At this point an attorney needs to be contacted. Several things are put into motion that require an attorney’s expertise. First, the clock begins to request a hearing for the ALR. That’s right, after arrest for DWI the Texas Department of Public Safety (“DPS”) will begin the process of having the license revoked or suspended. To have a hearing on this matter it is necessary to request one within fifteen (15) days of arrest. If it is not requested in that time period it is waived, and the driver’s license will be suspended without hearing.

(ALR) Administrative License Revocation:

Essentially, DPS cannot just suspend or revoke your license without due process. The ALR proceeding is that due process. It is separate from the criminal process, and can only end with your license being suspended or revoked – there is no jail component. The great thing about the ALR is that it generally happens before the criminal process, and allows for the cross-examination of the arresting officer on the record. This provides invaluable information that we can use during the criminal process. We get to see how the officer will testify, if there are any holes in their version of events, and finally receive a record of the testimony that we can later use for impeachment purposes. Thus, even if the license is suspended, it is not a lost cause and is extremely worthwhile.

Occupational License:

The next step after the ALR is to obtain an occupational license. This is only necessary if the license has been suspended via the ALR. An occupational license provides the ability to drive while the actual license is suspended. These are not guaranteed, though many are obtained. It is a process which, again, will require an attorney’s help.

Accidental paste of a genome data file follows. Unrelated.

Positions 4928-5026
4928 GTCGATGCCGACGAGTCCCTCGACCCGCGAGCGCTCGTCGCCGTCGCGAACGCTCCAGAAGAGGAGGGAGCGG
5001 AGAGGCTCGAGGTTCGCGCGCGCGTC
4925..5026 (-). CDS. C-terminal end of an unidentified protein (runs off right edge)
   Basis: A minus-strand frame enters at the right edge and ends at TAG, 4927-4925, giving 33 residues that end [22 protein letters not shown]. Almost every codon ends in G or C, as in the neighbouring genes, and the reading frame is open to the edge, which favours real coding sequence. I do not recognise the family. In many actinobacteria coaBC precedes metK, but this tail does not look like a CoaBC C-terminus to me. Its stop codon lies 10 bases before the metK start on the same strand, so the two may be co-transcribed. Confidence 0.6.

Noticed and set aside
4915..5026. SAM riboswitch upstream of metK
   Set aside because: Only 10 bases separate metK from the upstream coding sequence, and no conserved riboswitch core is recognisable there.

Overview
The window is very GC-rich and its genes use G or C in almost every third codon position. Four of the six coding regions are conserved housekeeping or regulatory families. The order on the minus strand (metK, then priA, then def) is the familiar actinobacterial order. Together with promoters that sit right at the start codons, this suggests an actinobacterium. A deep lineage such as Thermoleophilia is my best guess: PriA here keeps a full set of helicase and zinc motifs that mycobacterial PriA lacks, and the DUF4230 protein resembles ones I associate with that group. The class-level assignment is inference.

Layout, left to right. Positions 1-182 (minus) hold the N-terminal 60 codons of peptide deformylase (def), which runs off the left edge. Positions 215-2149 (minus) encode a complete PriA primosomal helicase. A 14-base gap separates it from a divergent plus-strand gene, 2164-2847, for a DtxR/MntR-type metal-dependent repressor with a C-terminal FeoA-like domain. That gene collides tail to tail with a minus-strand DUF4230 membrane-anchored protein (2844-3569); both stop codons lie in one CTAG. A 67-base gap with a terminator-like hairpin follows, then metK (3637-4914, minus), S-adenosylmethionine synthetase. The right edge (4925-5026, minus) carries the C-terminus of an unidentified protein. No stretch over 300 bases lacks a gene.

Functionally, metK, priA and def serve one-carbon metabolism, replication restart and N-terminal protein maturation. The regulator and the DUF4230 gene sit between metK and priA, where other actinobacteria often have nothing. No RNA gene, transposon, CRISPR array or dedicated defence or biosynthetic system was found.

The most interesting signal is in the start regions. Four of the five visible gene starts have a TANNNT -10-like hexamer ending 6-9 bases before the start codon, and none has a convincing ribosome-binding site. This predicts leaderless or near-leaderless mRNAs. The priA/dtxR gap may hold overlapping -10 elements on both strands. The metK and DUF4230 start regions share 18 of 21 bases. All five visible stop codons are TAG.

Criminal Process:

Finally, we reach the part of the process with real consequences. If you are charged with DWI in Texas there is no possibility of receiving a deferred adjudication; only probation or jail time is available. This means that a conviction for DWI is guaranteed. This can be freeing in a way. On the one hand, yes, you will always have a conviction on your record. On the other, however, there is nothing lost by taking the case to trial. Worse case scenario is that the jury comes back guilty at which point in time we can always ask the judge for probation. It is further liberating to know that DWI is really the only offense in which we can stack a jury full of people that have committed the offense, but have just never been caught. This provides a sympathy measure that is not found in other offenses.